The head that’s behind is ahead of the head that’s behind it *
Here are two flower heads of what’s been called sneezeweed, Helenium quadridentatum. I find these flowers not at all weedy—in fact another scientific name for this species is the doubly elegant Helenium elegans var. elegans—and I’m not aware that they’ve ever made me sneeze, at least not more than every other pollen-bearing thing out there in nature.
The date was June 15th and the location was the Warbler Vista component of the Balcones Canyonlands National Wildlife Refuge northwest of Austin.
* Interpret the title in both a developmental and spatial sense (whether developmentally then spatially then spatially, or spatially then developmentally then developmentally) and it makes sense. Honest. And isn’t it strange the way our English syntax and semantics allow those two complementary interpretations, both of which are true?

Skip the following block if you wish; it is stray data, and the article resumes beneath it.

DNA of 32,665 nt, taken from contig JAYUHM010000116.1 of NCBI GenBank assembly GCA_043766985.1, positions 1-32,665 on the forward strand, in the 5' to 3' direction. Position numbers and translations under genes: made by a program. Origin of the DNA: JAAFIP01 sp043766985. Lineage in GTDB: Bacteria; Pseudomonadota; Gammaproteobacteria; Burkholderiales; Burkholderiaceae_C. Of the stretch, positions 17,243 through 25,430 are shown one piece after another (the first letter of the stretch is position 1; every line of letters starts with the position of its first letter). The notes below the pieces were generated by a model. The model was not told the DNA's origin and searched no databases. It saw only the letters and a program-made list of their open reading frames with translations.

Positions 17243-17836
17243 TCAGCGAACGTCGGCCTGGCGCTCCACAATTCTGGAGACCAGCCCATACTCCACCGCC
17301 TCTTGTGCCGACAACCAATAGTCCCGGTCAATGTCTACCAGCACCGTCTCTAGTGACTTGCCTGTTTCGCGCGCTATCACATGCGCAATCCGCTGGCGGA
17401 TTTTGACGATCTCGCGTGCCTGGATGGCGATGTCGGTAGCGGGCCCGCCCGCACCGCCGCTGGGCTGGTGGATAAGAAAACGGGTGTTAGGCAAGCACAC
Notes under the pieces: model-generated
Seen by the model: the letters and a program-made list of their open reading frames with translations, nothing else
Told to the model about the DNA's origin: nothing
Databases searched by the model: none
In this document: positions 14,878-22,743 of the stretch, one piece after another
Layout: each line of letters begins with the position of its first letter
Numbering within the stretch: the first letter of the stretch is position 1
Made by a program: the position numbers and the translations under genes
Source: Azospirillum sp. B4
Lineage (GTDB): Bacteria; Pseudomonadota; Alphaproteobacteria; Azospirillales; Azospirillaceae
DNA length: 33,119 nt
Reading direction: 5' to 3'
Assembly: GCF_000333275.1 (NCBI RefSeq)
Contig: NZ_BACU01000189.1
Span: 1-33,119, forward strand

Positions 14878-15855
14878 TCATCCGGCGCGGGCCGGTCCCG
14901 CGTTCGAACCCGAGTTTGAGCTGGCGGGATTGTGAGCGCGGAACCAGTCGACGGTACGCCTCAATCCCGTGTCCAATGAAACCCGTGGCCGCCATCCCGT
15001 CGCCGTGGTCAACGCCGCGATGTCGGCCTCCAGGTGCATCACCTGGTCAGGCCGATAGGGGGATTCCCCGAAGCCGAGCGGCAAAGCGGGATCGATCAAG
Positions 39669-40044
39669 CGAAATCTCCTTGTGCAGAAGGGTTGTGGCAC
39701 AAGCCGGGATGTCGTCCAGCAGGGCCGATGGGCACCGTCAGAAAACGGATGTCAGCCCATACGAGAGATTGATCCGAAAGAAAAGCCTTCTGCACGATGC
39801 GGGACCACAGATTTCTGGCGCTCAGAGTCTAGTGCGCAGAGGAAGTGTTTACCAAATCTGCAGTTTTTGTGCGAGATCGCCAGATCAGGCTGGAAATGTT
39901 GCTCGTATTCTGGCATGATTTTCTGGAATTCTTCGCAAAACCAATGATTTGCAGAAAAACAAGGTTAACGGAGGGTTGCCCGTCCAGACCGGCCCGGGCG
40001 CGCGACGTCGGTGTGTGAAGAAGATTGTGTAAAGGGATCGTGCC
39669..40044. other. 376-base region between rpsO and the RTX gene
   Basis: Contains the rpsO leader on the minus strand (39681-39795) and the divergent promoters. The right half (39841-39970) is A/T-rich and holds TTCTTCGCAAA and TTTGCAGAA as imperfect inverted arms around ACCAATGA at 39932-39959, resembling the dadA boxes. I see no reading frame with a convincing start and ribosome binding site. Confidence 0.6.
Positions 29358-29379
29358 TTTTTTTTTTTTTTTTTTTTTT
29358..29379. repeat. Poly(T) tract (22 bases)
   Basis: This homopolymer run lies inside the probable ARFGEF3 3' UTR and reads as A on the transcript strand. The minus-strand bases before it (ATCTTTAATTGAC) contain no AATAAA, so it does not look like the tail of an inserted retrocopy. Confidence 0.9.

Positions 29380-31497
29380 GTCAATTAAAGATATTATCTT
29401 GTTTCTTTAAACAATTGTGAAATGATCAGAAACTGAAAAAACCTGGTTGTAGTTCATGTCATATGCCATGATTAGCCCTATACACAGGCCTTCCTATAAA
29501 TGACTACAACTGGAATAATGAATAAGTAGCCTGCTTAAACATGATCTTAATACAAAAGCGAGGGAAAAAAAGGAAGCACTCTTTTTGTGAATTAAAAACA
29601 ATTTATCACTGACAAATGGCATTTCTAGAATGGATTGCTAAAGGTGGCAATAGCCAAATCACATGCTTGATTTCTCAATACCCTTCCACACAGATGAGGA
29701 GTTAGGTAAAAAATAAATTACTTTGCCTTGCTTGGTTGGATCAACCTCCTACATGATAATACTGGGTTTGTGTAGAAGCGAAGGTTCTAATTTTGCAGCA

UPDATE. If even that explanation seems cryptic, let me go ahead and give the two interpretations:
1) The head that’s behind [in the back] is ahead of [more developed than] the head that’s behind [less developed than] it .
2) The head that’s behind [less developed] is ahead of [in front of] the head that’s behind [in back of] it.
© 2014 Steven Schwartzman